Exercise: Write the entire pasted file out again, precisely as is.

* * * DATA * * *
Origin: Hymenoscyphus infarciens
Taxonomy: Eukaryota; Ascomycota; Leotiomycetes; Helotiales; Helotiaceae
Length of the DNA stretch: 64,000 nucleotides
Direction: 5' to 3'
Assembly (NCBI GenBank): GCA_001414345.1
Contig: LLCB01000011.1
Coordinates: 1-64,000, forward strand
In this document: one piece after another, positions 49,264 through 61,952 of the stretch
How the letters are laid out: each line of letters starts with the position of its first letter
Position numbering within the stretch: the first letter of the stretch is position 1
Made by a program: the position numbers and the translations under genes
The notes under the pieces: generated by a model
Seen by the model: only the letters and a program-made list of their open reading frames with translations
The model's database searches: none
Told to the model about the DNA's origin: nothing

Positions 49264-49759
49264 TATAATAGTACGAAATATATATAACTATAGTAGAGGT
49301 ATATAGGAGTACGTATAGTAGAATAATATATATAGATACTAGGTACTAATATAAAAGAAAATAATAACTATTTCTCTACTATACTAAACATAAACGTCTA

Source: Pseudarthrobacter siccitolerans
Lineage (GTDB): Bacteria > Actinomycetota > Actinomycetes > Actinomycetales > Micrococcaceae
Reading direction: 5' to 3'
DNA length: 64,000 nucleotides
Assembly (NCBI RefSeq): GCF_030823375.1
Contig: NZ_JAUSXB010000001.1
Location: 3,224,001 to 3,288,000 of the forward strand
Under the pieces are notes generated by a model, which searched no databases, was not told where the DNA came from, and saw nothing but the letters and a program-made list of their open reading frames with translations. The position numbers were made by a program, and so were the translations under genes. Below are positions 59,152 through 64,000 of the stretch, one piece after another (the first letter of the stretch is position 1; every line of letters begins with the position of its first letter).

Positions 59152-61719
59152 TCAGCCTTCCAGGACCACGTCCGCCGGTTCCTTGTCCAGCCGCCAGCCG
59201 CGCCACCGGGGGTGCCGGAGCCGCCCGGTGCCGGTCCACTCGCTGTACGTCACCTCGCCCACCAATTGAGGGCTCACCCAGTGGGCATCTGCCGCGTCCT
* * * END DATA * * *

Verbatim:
Origin: Hymenoscyphus infarciens
Taxonomy: Eukaryota; Ascomycota; Leotiomycetes; Helotiales; Helotiaceae
Length of the DNA stretch: 64,000 nucleotides
Direction: 5' to 3'
Assembly (NCBI GenBank): GCA_001414345.1
Contig: LLCB01000011.1
Coordinates: 1-64,000, forward strand
In this document: one piece after another, positions 49,264 through 61,952 of the stretch
How the letters are laid out: each line of letters starts with the position of its first letter
Position numbering within the stretch: the first letter of the stretch is position 1
Made by a program: the position numbers and the translations under genes
The notes under the pieces: generated by a model
Seen by the model: only the letters and a program-made list of their open reading frames with translations
The model's database searches: none
Told to the model about the DNA's origin: nothing

Positions 49264-49759
49264 TATAATAGTACGAAATATATATAACTATAGTAGAGGT
49301 ATATAGGAGTACGTATAGTAGAATAATATATATAGATACTAGGTACTAATATAAAAGAAAATAATAACTATTTCTCTACTATACTAAACATAAACGTCTA

Source: Pseudarthrobacter siccitolerans
Lineage (GTDB): Bacteria > Actinomycetota > Actinomycetes > Actinomycetales > Micrococcaceae
Reading direction: 5' to 3'
DNA length: 64,000 nucleotides
Assembly (NCBI RefSeq): GCF_030823375.1
Contig: NZ_JAUSXB010000001.1
Location: 3,224,001 to 3,288,000 of the forward strand
Under the pieces are notes generated by a model, which searched no databases, was not told where the DNA came from, and saw nothing but the letters and a program-made list of their open reading frames with translations. The position numbers were made by a program, and so were the translations under genes. Below are positions 59,152 through 64,000 of the stretch, one piece after another (the first letter of the stretch is position 1; every line of letters begins with the position of its first letter).

Positions 59152-61719
59152 TCAGCCTTCCAGGACCACGTCCGCCGGTTCCTTGTCCAGCCGCCAGCCG
59201 CGCCACCGGGGGTGCCGGAGCCGCCCGGTGCCGGTCCACTCGCTGTACGTCACCTCGCCCACCAATTGAGGGCTCACCCAGTGGGCATCTGCCGCGTCCT